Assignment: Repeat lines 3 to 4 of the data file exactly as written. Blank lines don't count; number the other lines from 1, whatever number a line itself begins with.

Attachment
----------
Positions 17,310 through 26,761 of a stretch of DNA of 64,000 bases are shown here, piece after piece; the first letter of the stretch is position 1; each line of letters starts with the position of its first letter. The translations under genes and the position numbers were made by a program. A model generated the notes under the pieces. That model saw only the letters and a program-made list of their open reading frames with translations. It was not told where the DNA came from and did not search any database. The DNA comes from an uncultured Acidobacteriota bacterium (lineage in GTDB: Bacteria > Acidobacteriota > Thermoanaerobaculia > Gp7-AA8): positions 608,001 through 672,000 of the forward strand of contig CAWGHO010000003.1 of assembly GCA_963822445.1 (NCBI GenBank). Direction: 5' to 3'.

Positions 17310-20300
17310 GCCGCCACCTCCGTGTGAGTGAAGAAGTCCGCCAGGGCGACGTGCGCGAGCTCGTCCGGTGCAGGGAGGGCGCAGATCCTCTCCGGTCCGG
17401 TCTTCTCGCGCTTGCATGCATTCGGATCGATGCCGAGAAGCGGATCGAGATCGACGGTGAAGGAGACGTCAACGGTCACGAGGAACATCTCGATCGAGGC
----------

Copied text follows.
17310 GCCGCCACCTCCGTGTGAGTGAAGAAGTCCGCCAGGGCGACGTGCGCGAGCTCGTCCGGTGCAGGGAGGGCGCAGATCCTCTCCGGTCCGG
17401 TCTTCTCGCGCTTGCATGCATTCGGATCGATGCCGAGAAGCGGATCGAGATCGACGGTGAAGGAGACGTCAACGGTCACGAGGAACATCTCGATCGAGGC